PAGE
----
Signs of panic and rebellion in the heart of Islamic State’s self-proclaimed caliphate

Source: The Washington Post

The graffiti that appeared on a wall near the mosque in Mosul where the Islamic State leader declared his caliphate two years ago was a small but symbolic act of rebellion.

The spray-painted letter “m” — for the Arabic word “mukawama,” meaning resistance — was part of a campaign by Kitaeb al-Mosul, an underground opposition group in the northern Iraqi city that released a video detailing their efforts this month.

The Islamic State reacted with swift brutality, executing three young men it accused of being involved. The militants released their own video showing the men kneeling in orange jumpsuits before being shot in the head. The letter “m” was sprayed on the wall behind them, a reference to their alleged crime. A spray can lay on the ground beside them, surrounded by blood.

In recent months, the Islamic State has carried out more arrests and executions such as these in a sign of desperation as it faces the prospect of losing Mosul, according to reports from inside the city.

Mosul is the largest city under Islamic State control and is central to its narrative of having restored the Islamic caliphate. It was less than a month after Mosul fell in June 2014 that Abu Bakr al-Baghdadi appeared in the mosque there and called on Muslims to follow him.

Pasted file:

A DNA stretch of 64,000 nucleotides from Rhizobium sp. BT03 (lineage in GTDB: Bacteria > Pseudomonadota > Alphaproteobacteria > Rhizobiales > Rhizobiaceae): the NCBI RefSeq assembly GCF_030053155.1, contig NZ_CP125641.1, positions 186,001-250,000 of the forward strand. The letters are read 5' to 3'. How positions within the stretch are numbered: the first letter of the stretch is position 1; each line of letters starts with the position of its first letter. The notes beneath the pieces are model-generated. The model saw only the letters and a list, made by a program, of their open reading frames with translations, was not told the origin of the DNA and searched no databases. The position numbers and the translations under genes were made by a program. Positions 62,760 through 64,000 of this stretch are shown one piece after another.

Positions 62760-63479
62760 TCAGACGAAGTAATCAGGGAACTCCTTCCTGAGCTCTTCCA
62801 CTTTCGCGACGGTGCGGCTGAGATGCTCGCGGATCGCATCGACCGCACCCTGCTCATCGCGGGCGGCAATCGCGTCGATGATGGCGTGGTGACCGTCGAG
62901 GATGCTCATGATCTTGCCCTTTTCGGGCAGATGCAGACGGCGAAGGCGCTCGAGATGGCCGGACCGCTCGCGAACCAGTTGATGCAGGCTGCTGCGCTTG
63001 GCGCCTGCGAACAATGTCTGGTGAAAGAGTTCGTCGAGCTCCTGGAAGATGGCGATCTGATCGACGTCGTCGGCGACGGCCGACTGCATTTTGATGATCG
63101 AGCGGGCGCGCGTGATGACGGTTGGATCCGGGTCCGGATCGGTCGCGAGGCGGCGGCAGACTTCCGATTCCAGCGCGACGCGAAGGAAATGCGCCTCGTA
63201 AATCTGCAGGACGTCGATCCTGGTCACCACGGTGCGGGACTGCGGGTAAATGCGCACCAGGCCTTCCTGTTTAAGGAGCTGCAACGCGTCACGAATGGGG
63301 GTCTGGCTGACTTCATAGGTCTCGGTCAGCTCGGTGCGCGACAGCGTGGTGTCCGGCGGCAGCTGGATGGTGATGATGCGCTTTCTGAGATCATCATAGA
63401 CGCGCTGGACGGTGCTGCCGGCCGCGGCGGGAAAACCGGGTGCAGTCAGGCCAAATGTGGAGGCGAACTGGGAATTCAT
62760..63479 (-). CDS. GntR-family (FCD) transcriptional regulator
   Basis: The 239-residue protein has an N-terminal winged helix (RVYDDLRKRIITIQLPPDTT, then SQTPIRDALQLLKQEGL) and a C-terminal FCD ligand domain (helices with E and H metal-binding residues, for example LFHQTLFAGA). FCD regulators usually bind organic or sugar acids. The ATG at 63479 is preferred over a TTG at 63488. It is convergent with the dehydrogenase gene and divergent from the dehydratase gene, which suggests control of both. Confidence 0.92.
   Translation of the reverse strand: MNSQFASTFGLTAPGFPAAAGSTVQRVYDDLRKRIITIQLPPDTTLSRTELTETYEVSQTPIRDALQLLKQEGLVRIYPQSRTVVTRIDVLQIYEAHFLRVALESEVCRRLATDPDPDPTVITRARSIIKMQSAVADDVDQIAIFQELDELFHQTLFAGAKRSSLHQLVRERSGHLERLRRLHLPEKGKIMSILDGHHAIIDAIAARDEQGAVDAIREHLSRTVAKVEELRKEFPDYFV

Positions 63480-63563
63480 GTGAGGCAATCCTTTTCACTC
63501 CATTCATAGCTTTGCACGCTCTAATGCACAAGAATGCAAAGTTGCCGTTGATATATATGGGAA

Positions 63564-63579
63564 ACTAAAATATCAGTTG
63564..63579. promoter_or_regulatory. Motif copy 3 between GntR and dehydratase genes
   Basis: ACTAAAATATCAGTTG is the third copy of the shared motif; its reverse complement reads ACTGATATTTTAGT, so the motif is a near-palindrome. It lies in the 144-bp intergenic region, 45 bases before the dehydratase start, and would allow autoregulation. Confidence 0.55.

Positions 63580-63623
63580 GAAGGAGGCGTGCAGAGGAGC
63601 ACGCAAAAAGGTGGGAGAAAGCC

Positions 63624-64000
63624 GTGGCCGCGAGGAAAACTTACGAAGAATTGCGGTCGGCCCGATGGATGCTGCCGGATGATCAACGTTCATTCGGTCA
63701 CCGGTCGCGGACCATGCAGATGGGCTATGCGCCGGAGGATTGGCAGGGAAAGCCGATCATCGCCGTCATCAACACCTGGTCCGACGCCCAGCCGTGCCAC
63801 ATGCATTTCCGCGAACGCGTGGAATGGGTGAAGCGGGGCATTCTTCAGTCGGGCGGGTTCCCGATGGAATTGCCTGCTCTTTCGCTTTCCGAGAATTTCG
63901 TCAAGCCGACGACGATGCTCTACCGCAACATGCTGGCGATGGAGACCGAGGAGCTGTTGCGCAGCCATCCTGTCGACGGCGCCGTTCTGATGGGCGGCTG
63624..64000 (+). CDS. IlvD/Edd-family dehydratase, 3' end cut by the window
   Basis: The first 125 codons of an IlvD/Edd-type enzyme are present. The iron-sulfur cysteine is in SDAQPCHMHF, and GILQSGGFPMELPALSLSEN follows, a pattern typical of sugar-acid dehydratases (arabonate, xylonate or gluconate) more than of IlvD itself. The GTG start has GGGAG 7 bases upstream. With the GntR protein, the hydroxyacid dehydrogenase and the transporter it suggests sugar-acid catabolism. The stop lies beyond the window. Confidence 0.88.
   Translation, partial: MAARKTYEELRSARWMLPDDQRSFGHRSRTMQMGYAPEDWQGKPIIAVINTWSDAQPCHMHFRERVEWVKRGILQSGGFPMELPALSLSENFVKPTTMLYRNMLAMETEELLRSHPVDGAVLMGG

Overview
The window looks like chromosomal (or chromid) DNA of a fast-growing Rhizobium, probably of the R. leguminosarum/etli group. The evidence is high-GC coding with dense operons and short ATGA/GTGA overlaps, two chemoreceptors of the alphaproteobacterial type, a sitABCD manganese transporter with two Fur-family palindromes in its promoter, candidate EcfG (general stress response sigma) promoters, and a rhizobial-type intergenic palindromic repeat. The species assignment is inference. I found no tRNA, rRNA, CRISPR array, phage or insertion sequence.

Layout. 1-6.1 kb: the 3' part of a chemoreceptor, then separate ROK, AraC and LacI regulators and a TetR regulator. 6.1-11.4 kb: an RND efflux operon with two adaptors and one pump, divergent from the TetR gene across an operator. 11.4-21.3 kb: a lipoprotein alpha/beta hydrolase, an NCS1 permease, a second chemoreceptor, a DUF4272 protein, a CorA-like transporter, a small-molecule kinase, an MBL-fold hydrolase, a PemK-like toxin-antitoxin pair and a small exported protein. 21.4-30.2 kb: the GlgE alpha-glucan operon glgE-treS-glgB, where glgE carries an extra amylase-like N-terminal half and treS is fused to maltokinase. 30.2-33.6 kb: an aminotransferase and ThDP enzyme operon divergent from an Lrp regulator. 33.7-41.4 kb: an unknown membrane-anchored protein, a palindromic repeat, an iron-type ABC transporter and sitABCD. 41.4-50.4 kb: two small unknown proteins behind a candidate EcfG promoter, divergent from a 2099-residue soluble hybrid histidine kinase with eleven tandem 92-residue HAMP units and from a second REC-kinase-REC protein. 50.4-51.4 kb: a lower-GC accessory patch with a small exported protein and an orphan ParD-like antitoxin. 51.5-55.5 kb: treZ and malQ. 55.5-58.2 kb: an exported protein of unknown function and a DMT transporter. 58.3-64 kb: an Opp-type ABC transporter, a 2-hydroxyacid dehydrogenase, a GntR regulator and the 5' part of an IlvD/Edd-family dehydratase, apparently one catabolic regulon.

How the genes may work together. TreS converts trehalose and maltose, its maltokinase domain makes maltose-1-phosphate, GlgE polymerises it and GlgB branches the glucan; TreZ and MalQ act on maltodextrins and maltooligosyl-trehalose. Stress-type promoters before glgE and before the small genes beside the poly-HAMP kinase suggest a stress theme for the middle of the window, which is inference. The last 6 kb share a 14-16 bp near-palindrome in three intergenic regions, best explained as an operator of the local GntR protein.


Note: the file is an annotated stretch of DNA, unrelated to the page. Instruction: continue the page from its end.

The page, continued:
The recapture of the city would be a significant step toward depriving the Islamic State of its territory and forcing the group back into an insurgency, U.S. and Iraqi officials say. That is only a matter of time, they add.

Prime Minister Haider al-Abadi has pledged to retake Mosul by the end of the year, and the Iraqi air force dropped 7 million leaflets on the city last week telling residents to prepare for the “zero hour.”

“Daesh is weaker in Mosul, but it is using methods of oppression like random arrests to try and show it is still in control,” said a representative of Kitaeb al-Mosul. Daesh is an alternative name for Islamic State. He spoke on the condition of anonymity for security reasons. He described the atmosphere in the city as “tense” and said the militants were in a state of “confusion.”

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Categories: Iraq, ISIS, Middle East, Syria, The Muslim Times

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